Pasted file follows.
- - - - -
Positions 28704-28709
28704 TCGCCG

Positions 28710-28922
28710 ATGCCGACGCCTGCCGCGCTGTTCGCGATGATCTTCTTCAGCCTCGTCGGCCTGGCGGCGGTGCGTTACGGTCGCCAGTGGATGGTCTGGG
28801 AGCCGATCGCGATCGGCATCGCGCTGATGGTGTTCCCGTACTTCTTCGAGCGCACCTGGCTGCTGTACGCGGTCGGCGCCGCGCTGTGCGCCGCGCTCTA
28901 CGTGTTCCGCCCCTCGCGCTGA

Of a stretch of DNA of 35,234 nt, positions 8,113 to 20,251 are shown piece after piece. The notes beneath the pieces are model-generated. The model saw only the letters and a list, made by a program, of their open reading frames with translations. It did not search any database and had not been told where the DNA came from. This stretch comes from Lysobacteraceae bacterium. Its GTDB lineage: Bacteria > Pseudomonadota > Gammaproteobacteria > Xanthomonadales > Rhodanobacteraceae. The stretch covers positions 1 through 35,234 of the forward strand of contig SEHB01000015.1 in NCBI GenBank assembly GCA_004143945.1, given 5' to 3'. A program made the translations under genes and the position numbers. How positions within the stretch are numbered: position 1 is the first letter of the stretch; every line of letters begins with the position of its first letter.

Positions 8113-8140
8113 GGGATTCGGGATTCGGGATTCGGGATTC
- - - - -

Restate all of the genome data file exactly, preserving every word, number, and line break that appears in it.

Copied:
Positions 28704-28709
28704 TCGCCG

Positions 28710-28922
28710 ATGCCGACGCCTGCCGCGCTGTTCGCGATGATCTTCTTCAGCCTCGTCGGCCTGGCGGCGGTGCGTTACGGTCGCCAGTGGATGGTCTGGG
28801 AGCCGATCGCGATCGGCATCGCGCTGATGGTGTTCCCGTACTTCTTCGAGCGCACCTGGCTGCTGTACGCGGTCGGCGCCGCGCTGTGCGCCGCGCTCTA
28901 CGTGTTCCGCCCCTCGCGCTGA

Of a stretch of DNA of 35,234 nt, positions 8,113 to 20,251 are shown piece after piece. The notes beneath the pieces are model-generated. The model saw only the letters and a list, made by a program, of their open reading frames with translations. It did not search any database and had not been told where the DNA came from. This stretch comes from Lysobacteraceae bacterium. Its GTDB lineage: Bacteria > Pseudomonadota > Gammaproteobacteria > Xanthomonadales > Rhodanobacteraceae. The stretch covers positions 1 through 35,234 of the forward strand of contig SEHB01000015.1 in NCBI GenBank assembly GCA_004143945.1, given 5' to 3'. A program made the translations under genes and the position numbers. How positions within the stretch are numbered: position 1 is the first letter of the stretch; every line of letters begins with the position of its first letter.

Positions 8113-8140
8113 GGGATTCGGGATTCGGGATTCGGGATTC